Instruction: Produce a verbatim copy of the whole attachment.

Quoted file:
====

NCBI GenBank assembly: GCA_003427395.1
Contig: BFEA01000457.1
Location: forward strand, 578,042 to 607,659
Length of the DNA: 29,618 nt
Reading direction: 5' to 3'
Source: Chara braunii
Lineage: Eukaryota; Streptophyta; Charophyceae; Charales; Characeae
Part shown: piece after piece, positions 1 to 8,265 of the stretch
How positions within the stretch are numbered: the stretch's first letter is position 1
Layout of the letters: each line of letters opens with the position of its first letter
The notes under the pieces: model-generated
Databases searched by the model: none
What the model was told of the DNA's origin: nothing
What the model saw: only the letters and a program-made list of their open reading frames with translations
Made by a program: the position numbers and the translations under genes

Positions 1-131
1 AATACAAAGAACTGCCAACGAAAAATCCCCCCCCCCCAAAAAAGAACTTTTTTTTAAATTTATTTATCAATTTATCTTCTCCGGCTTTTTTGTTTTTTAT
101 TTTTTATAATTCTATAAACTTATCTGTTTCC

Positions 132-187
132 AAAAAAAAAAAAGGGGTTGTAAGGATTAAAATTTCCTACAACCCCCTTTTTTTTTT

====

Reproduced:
NCBI GenBank assembly: GCA_003427395.1
Contig: BFEA01000457.1
Location: forward strand, 578,042 to 607,659
Length of the DNA: 29,618 nt
Reading direction: 5' to 3'
Source: Chara braunii
Lineage: Eukaryota; Streptophyta; Charophyceae; Charales; Characeae
Part shown: piece after piece, positions 1 to 8,265 of the stretch
How positions within the stretch are numbered: the stretch's first letter is position 1
Layout of the letters: each line of letters opens with the position of its first letter
The notes under the pieces: model-generated
Databases searched by the model: none
What the model was told of the DNA's origin: nothing
What the model saw: only the letters and a program-made list of their open reading frames with translations
Made by a program: the position numbers and the translations under genes

Positions 1-131
1 AATACAAAGAACTGCCAACGAAAAATCCCCCCCCCCCAAAAAAGAACTTTTTTTTAAATTTATTTATCAATTTATCTTCTCCGGCTTTTTTGTTTTTTAT
101 TTTTTATAATTCTATAAACTTATCTGTTTCC

Positions 132-187
132 AAAAAAAAAAAAGGGGTTGTAAGGATTAAAATTTCCTACAACCCCCTTTTTTTTTT